General Inquiries

CFMA Financial Benchmarker

  • 1.  CFMA Financial Benchmarker

    Posted 22 days ago
    I recently joined the CFMA and have reviewed the 2016 Construction Financial Benchmarker. I also have a copy of CFMA's Ratios and definitions. There are some terms that I hoped to get clarification on.

    Underbillings is defined as unbilled contract volume and Backlog is noted as signed or committed work. Can anyone provide an explanation as to the difference between these two? Examples would be helpful.

    The Times Interest Earned ratio refers to Income Taxes in the formula. We're a Sub-S corporation so there are no corporate taxes. Should I ignore the taxes in this equation?

    In the Days of Cash metric, Revenue is the divisor. For mid-year analysis, should this be annualized?

    For the Working Capital Turnover, the same question: For mid-year analysis, should this be annualized?

    The Productivity Ratios include calculations with FTE Employees, which are understandable. The other two refer to Production FTE Employees. Can anyone define which classes of employees should be included in the Production metrics? We have Sales Administrators, Accounting, Design and Project Management as well as various managers. I'm not sure which to include.

    Regarding the calculation of FTE: if overtime has been worked, should I include overtime in the calculation of FTE employees?

    Finally, I know the 2018 Benchmarker will be released in a few months, but I'm wondering if the 2017 Benchmarker is available yet? I can't find a copy posted on the CFMA website.

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    Robert William (Bill) Geary
    Vice President
    Rep Services, Inc.
    Lake Mary FL
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  • 2.  RE: CFMA Financial Benchmarker

    Posted 22 days ago
    An add-on question is regarding the FTE calculations. For the Revenue and GP values, should those be annualized? I would think so when comparing to the Benchmarker.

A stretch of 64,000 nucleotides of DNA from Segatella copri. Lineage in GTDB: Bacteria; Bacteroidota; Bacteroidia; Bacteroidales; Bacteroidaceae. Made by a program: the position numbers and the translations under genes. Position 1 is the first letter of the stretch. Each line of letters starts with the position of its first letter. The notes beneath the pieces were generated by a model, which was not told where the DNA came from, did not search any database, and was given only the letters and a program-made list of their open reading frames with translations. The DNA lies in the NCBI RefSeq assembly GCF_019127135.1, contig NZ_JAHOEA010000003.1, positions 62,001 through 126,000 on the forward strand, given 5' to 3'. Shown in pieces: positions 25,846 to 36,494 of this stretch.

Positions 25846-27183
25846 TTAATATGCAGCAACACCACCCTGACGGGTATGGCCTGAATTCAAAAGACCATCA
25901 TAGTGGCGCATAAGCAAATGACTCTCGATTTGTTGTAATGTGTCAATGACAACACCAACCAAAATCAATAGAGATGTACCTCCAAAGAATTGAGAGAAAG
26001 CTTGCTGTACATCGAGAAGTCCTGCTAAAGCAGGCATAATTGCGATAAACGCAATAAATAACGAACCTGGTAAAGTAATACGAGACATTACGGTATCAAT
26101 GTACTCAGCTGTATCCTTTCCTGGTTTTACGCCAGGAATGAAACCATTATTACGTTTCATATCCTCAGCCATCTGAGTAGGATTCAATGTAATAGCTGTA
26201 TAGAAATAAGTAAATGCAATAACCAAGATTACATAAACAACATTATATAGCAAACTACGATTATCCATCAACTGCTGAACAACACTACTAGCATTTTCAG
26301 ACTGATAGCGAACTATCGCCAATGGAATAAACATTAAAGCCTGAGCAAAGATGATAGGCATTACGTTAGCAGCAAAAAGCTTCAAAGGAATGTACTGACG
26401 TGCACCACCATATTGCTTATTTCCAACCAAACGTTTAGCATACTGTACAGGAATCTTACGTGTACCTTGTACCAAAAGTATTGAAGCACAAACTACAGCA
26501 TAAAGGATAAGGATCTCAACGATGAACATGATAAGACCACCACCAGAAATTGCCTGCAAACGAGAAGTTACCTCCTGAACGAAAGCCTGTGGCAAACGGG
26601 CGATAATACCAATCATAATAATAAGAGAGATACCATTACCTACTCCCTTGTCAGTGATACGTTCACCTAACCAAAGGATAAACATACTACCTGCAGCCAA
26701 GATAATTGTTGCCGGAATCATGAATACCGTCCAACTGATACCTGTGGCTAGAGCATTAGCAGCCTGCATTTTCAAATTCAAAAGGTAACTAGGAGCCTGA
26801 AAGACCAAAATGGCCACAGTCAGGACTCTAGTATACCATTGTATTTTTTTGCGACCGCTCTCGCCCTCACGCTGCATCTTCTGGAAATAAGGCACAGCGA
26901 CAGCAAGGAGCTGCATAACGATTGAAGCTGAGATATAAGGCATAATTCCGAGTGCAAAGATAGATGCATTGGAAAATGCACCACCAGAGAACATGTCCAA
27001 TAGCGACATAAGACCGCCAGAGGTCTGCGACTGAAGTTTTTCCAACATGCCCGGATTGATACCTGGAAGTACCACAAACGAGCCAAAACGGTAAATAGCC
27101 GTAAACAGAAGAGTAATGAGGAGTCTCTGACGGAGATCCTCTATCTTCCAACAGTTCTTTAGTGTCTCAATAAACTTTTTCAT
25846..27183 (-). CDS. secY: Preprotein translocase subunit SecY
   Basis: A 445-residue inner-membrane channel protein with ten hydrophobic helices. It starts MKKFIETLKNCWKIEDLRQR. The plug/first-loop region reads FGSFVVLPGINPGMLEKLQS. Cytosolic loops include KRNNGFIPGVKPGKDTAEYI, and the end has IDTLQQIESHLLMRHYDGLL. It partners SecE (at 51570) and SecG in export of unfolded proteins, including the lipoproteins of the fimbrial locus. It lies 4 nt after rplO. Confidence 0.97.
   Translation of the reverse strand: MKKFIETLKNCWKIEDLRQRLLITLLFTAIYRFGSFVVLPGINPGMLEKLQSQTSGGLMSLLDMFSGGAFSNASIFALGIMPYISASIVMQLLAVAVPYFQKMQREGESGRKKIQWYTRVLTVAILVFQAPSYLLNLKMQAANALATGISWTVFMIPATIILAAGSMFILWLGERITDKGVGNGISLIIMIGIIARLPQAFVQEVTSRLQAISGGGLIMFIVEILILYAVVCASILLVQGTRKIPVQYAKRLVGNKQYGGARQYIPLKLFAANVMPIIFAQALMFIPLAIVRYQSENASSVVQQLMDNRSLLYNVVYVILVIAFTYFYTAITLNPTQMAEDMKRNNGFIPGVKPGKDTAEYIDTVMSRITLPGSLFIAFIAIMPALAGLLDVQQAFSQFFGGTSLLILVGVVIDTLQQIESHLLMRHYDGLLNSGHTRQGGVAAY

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    Robert Geary
    Vice President
    Rep Services, Inc.
    Lake Mary FL
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  • 3.  RE: CFMA Financial Benchmarker

    Posted 21 days ago
    Regarding under billed and backlog -

    Under billing is just the difference between the amount of revenue that can be recognized by percentage of completion method versus the total actually billed, when total billed is the lower amount.  Over billing occurs when the amount billed is the greater amount.
    The amount of revenue that can be recognized = total projected revenue * [cost incurred to date / total projected cost].
    So, if incurred cost = $75,000; projected total cost =$100,000, then percent complete = 75%.  So, you can recognize 75% of total revenue in your P&L.  If Total projected revenue = $200,000, then you can recognize $150,000.  If you have billed $110,000, under billed = $40,000.  If you have billed $180,000, over billed = $30,000.

    Backlog has nothing to do with billing.  It is a schedule of work under contract, showing how much is expected to be completed in the current and future periods.  I've found people use the term "backlog" to mean a few different things, but the primary purpose of the backlog is to give an indication of how much work is still to be put in place.  A low backlog may give cause for concern about future revenue flows.

    I'll let someone else pick up on the other parts of your question.

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    Steve Hunt CPA
    Cfo
    Alto Construction Company, Inc.
    Tampa FL
    (813) 241-2586
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  • 4.  RE: CFMA Financial Benchmarker

    Posted 21 days ago
    Edited by Mike Elek 21 days ago
    Bill, for some of your questions, I'll need to consult with our team and get back to you.

    CFMA just completed collecting FY 2018 information. The analyzed results will be available in mid-September as the 2019 Financial Benchmarker. All Financial Benchmarker information is maintained here: http://financialbenchmarker.com/

    You'll need to create a separate account on this site. Your CFMA.org credentials will not work.

    The most-recent information available on the benchmarker website is the 2018 Financial Benchmarker, which is based on FY 2017.

    Currently, there are three years of benchmarking data available for building Peer Reports. Prior-year Excel files and PDF reports are available in the CFMA Store.

    Regarding FTE, here's what I have told others:

    "Production FTEs are those that contribute to the fixed costs of the company (e.g., those employees whose employment costs are not directly associated with the variable costs of a project), and FTEs includes all full-time equivalent personnel employed."

    I'll get an answer for you on these items: